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  5. "这是你的爸爸吗?"

"这是你的爸爸吗?"

Translation:Is this your father?

November 18, 2017

19 Comments


https://www.duolingo.com/profile/Slade366

How would you say, Is that your father? Like you're pointing out a person in public?


https://www.duolingo.com/profile/mikeyjkk

A more common sentence in English imo. 'Is this' is far less common.


https://www.duolingo.com/profile/stupedfatidiot

Would you usually say 他是你的爸爸吗?


https://www.duolingo.com/profile/Olgi_Tawakhal

"Is this your papa ?" Incorrect?


https://www.duolingo.com/profile/Nami806696

This sentence is incorrect. Unless people are asking if objects are dads.... A better way of saying it would be Is he your father?


https://www.duolingo.com/profile/diegor2

I think it's fine to use 这 for people meaning "this person", but I'm not a native speaker.


https://www.duolingo.com/profile/diegor2

I think it's fine to use 这 for people, meaning "this person", but I'm not a native speaker.


[deactivated user]

    Such a rude question Or statement. Literally. To me it sounds like "IS THIS your father like?

    Gosh, I wouldn't say such a bad exclamation to someone's dad, no matter how badly he had behaved or is.

    But, thanks Duo, this sentence is very usefull. 我爱我的家人。


    https://www.duolingo.com/profile/NRDICKERSON4

    I disagree. I feel like, I'm no Chinese language expert, that the saying doesn't come off as offensive in Chinese as it does in English and that the course makers are trying to get us used to associating locations with things/people that we're talking about. Replacing "this" with "that" would make it sound more natural to an English speaker but we are here to learn Chinese, not English. Translating it that way makes it less confusing and stops people from commenting that Duo is using words inconsistently.

    Calling a goldfish a "poisson or" or saying that it's gold instead of red would make you sound weird in French because a goldfish is called a poisson rouge and is seen as red in color. While my example wasn't the best, I'm trying to say that trying to make translations of Chinese sentences fit into everyday English could lead to people missing the meaning behind the words in another language. If we aren't taught and constantly told that "x" means this in "x" language, we might sound weird to the speakers of the language that we're learning.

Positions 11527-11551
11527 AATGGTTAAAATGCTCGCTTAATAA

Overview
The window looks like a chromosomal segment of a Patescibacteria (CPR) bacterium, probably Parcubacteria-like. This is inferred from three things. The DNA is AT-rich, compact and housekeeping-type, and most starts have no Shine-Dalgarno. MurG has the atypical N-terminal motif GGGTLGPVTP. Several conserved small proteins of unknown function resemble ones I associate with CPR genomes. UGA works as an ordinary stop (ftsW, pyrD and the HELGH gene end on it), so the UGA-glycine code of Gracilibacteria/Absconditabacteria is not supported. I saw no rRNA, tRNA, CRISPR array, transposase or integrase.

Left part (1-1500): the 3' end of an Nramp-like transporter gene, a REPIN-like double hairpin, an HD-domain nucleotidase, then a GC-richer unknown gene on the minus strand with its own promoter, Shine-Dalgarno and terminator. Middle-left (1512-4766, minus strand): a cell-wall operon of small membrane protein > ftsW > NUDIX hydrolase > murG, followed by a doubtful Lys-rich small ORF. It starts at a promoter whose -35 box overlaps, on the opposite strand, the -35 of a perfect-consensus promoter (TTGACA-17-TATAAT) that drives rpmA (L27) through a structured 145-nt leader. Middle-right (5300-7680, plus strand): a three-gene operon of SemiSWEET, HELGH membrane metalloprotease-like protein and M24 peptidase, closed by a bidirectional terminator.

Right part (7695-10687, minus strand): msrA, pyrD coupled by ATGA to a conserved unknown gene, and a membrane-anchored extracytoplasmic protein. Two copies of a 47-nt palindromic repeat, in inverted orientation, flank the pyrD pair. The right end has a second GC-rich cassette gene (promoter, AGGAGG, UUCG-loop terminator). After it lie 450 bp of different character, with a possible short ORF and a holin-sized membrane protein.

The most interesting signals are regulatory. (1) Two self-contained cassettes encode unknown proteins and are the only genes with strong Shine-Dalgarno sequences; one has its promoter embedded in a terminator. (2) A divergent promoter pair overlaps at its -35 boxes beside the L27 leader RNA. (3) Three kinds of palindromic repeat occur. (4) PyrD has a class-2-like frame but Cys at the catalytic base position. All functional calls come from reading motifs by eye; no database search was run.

https://www.duolingo.com/profile/Nadya464264

    I answered "is it your father?" And it was false? Srsly?


    https://www.duolingo.com/profile/Desurage

    I don't hear the 吗 when the guy says it, but I hear it when the lady says it


    https://www.duolingo.com/profile/MoonlightN11

    How to differentiate between THIS and THAT?


    https://www.duolingo.com/profile/nuriayasmin

    Duolingo's Chinese course is really frustrating. They speak much too fast and been given only the Chinese characters without pinyin makes it impossible for beginners to learn properly. I also have lessons and a busuu subscription, I'd not be able to make any progress just with duolingo. It's a pity because other courses are really good.


    https://www.duolingo.com/profile/JeroenFran11

    I would say dad is as good as father, just a little less formal. Both translations should be right for爸爸


    https://www.duolingo.com/profile/Franco5151

    Another weird statement. Nobody would ever say "This is your father" unless it was some sort of crazy long lost reunion.


    https://www.duolingo.com/profile/Hot_Pot

    This is a question (note the 吗 at the end of the sentence). And I think "Is this your father?" is a perfectly fine question to ask when, say, you're showing someone a picture of someone you think might be their father.


    https://www.duolingo.com/profile/Irene962434

    Another stupid answer. I'm done with Chinese course.

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